In the first great wave of black migration from the South just after World War I, jazz journeyed from the Storyville section of New Orleans to Chicago. Jelly Roll Morton and Louis Armstrong made Chicago a jazz hot spot in the 1920s, and their music lives on in a whole new generation of talent. Chicago jazz is known for its collaborative spirit and a certain degree of risk-taking -- which you can experience at a number of lively clubs.
If there's any music that epitomizes Chicago, it's the blues. As African-Americans migrated northward in the years following World War II, they brought their musical traditions with them, including the mournful, guitar-and-harmonica-based sound known as Delta blues. In Chicago, the addition of electric guitar gave the traditional blues a jolt of new life, and local musicians such as Howlin' Wolf, Muddy Waters, and Willie Dixon influenced generations of rockers that followed. Today, blues clubs remain a staple of the cultural scene, but one that attracts mostly niche audiences. Some spots cater to out-of-towners looking for an "authentic" blues experience, while others keep a relatively low profile, surviving thanks to the loyalty of die-hard blues aficionados.
In the early 1990s, Chicago's burgeoning alternative rock scene produced such national names as the Smashing Pumpkins, Liz Phair, Veruca Salt, Urge Overkill, and Material Issue. Although the city's moment of pop hipness quickly faded (as did most of the aforementioned artists), the live music scene has continued to thrive. Although local groups still occasionally hit it big (Wilco, Fall Out Boy), most Chicago bands concentrate on keeping it real, happy to perform at small local clubs and not obsessing (at least openly) about getting a record contract. The city is also a regular stop for touring bands, from big stadium acts to smaller up-and-coming groups. Scan the Reader, New City, or Time Out Chicago to see who's playing where.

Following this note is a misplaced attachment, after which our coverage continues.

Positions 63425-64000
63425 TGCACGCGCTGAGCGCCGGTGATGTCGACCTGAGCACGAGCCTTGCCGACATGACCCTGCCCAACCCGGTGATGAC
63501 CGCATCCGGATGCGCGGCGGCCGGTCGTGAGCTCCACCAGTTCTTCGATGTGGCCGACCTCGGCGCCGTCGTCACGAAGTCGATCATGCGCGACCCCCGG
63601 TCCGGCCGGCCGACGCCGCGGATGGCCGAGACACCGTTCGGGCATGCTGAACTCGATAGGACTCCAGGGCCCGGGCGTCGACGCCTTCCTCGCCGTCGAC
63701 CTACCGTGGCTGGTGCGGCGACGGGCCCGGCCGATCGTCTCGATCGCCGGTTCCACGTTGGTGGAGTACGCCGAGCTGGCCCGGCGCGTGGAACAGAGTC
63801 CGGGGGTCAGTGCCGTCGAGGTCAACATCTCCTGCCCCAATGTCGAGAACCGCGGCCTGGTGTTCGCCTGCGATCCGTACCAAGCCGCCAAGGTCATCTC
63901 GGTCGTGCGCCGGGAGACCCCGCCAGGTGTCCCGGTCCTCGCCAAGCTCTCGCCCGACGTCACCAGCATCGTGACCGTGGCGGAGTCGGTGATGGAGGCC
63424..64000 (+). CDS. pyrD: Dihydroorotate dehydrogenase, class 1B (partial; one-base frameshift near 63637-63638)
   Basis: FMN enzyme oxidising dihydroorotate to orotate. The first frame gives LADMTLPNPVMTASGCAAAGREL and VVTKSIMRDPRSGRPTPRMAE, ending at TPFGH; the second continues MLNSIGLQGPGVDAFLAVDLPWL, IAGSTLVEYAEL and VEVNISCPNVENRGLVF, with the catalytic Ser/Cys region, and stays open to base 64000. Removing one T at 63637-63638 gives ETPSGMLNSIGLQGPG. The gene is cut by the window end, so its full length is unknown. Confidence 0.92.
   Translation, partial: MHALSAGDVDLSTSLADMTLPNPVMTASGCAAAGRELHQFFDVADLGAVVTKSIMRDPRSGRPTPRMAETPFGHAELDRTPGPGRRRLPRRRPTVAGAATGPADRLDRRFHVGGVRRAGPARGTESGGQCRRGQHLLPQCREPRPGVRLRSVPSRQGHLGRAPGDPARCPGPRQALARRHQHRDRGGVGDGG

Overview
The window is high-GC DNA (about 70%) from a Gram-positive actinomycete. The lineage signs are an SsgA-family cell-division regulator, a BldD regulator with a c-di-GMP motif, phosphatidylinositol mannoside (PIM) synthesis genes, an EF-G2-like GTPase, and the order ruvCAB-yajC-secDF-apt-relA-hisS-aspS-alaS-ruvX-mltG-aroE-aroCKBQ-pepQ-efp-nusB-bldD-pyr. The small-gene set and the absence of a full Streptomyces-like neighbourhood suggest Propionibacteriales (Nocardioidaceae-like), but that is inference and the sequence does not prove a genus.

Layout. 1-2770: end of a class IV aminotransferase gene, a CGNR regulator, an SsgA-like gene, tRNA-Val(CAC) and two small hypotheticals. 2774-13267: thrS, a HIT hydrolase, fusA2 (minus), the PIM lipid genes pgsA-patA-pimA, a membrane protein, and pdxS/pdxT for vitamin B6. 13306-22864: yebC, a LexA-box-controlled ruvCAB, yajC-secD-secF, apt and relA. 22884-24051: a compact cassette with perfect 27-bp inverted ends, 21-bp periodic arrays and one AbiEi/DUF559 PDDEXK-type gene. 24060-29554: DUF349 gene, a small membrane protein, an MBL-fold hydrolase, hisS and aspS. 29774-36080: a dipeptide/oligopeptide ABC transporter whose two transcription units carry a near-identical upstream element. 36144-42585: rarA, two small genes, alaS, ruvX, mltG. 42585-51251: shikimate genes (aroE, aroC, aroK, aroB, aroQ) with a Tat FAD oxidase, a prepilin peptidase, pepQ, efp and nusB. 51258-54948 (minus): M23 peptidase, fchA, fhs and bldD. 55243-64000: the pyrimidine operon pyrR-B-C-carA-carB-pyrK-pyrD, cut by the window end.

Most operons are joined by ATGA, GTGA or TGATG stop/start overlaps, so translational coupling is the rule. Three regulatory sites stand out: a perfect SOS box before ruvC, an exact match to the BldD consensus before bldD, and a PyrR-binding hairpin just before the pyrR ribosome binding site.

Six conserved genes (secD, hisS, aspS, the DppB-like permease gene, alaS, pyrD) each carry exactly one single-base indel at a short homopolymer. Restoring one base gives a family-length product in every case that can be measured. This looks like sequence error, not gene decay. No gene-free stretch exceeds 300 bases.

The biggest rock acts tend to play at the local indoor stadiums: the United Center (tel. 312/455-4500; www.unitedcenter.com), home of the Bulls and Blackhawks, and Allstate Arena (tel. 847/635-6601; www.allstatearena.com), in Rosemont near O'Hare Airport. These venues are about what you expect: The overpriced seats nearest the stage are fine, but you'd better bring binoculars if you're stuck in the more affordable upper decks. During the summer, you'll also find the big names at the outdoor First Midwest Bank Amphitheatre (tel. 708/614-1616; www.livenation.com/venue/getVenue/venueId/785), inconveniently located in the suburb of Tinley Park, about an hour outside the city, and cursed with pretty bad acoustics.
The good news: You can catch midlevel rock acts at local venues with a lot more character. The Riviera Theatre, 4746 N. Racine Ave. (tel. 773/275-6800; www.jamusa.com/Venues/Riviera/Concerts.aspx), is a relic of the Uptown neighborhood's swinging days in the 1920s, '30s, and '40s. A former movie palace, it retains the original ornate ceiling, balcony, and lighting fixtures, but it has definitely gotten grimy with age. (Head upstairs to the balcony seats if you'd rather avoid the crowd that rushes toward the stage during shows.) The Aragon Ballroom, a few blocks away, at 1106 W. Lawrence Ave. (tel. 773/561-9500; www.aragon.com; subway/El: Red Line to Lawrence), was once an elegant big-band dance hall; the worn Moorish-castle decor and twinkling-star ceiling now give the place a seedy charm despite its less-than-ideal acoustics. A former vaudeville house is now the Vic Theatre, 3145 N. Sheffield Ave. (tel. 773/472-0366; www.victheatre.com; subway/El: Red or Brown line to Fullerton), a midsize venue that features up-and-coming acts. (Get there early to snag one of the lower balcony rows.)